Aug 21, 2021 at 19:45
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    @Sam okay, but it’s just not logical to ask them to claim they were sick on the one hand but not doing anything to verify it on the other hand. Some adults are still dishonest, and it’s not fair to the honest students that you’re making it so easy to cheat. Instead, why not have a policy that the lowest X exam scores will be dropped in the final grade calculation? (This assumes you are giving at least 2-3 exams over the course of the semester.) This way missing an exam could happen for any reason, whether medical or otherwise, and the perverse incentive to lie would be eliminated.
    – Dan Romik
    Aug 21, 2021 at 19:51

3 Answers 3

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Follow university policy regarding testing rather than making up your own.

Your university should have standardised rules for tests across the board, in order to facilitate a standard experience for all students, maintain the integrity and fairness of the assessment process across the university, and to facilitate timetabling during the end of semester exam block. By allowing students to push their exams back a day on their own word that they were sick, you're not only rewarding liars and punishing honest students, you're also facilitating cheating (since the students who have taken the exam can tell the students who haven't about the questions) and disrupting the exam timetable for every other class on campus.

As such, I would recommend that you look up your university's examination policies and make sure that your own policies are in compliance with them.

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    Not all exams happen at the end of the semester. Aug 23, 2021 at 3:31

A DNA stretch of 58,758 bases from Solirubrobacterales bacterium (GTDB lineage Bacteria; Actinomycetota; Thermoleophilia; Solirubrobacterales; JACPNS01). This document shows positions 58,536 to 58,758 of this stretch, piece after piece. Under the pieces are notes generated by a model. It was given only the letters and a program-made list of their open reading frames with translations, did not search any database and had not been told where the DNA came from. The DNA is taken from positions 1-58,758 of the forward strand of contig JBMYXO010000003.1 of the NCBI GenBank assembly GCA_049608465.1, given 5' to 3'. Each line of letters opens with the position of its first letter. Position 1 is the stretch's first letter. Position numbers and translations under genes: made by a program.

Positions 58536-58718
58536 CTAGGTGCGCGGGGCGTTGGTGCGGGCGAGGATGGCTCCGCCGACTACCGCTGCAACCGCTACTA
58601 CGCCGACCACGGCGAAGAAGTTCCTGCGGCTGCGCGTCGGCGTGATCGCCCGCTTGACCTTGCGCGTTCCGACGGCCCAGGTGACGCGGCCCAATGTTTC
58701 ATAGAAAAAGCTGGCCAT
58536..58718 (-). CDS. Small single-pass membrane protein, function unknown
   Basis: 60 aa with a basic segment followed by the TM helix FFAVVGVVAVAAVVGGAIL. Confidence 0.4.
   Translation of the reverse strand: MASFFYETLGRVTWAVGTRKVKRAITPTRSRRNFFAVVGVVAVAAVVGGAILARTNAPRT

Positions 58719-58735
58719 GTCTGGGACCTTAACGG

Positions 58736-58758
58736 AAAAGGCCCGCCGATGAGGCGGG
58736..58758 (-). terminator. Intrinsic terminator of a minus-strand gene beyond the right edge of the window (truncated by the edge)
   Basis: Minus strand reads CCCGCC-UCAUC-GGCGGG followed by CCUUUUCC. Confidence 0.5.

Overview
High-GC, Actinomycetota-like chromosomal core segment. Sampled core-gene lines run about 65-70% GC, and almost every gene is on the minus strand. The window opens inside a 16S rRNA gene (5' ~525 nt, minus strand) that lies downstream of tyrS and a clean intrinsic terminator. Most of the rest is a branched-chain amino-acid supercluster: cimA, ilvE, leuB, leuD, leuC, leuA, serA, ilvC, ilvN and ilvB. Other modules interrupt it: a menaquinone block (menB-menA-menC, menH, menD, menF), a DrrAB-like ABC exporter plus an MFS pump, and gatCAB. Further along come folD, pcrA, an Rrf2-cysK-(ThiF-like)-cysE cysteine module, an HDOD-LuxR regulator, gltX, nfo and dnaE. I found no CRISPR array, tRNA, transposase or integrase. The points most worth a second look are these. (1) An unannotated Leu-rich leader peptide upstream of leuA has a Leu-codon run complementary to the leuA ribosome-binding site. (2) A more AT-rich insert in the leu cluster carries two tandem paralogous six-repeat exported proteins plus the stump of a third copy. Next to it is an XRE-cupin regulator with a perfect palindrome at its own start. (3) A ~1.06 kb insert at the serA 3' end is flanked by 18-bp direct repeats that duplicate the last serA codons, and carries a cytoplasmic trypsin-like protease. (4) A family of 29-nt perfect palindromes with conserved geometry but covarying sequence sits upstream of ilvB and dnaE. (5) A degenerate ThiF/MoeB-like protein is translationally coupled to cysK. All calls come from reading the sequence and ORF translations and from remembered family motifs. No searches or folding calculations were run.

• Yes, but if there are exams during the semester then the university policy covers those too.
    – kaya3
    Aug 23, 2021 at 10:30
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    Certainly, my experience in the UK has been that the evaluation of students' extenuating circumstances for missing summative assessments is handled centrally, by university administrators working according to a published, university-wide rulebook, not left to individual module leaders. But lurking on this site has led me to believe that things are very different in the US. Aug 23, 2021 at 15:43
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You have identified that your mixture of policies creates perverse incentives and that the consequence is that honest students are punished relative to dishonest students. If it feels ridiculous to you, that is a sign that things are not working well and you need to reform the process somehow.

How can I have an attendance policy that holds students accountable for being in class, while allowing for illness that doesn't require a doctor's note?

In a certain strict sense, you probably can't. If you allow a reason for non-attendance that is judged purely by the say-so of the student (without requiring external evidence) then that is necessarily subject to fraud, and there will necessarily be more punishment for an honest student who misses a test than a dishonest student who misses the test but uses an accepted excuse. If you would like to proceed with something like your present policy, I recommend that you consider "blunting the perverse incentives" by lowering the penalty for non-attendance. One option you could consider is to make some/all the assessment "redeemable" in some way (e.g., counting best three out of four tests; all in-class tests redeemable in the final exam, etc.).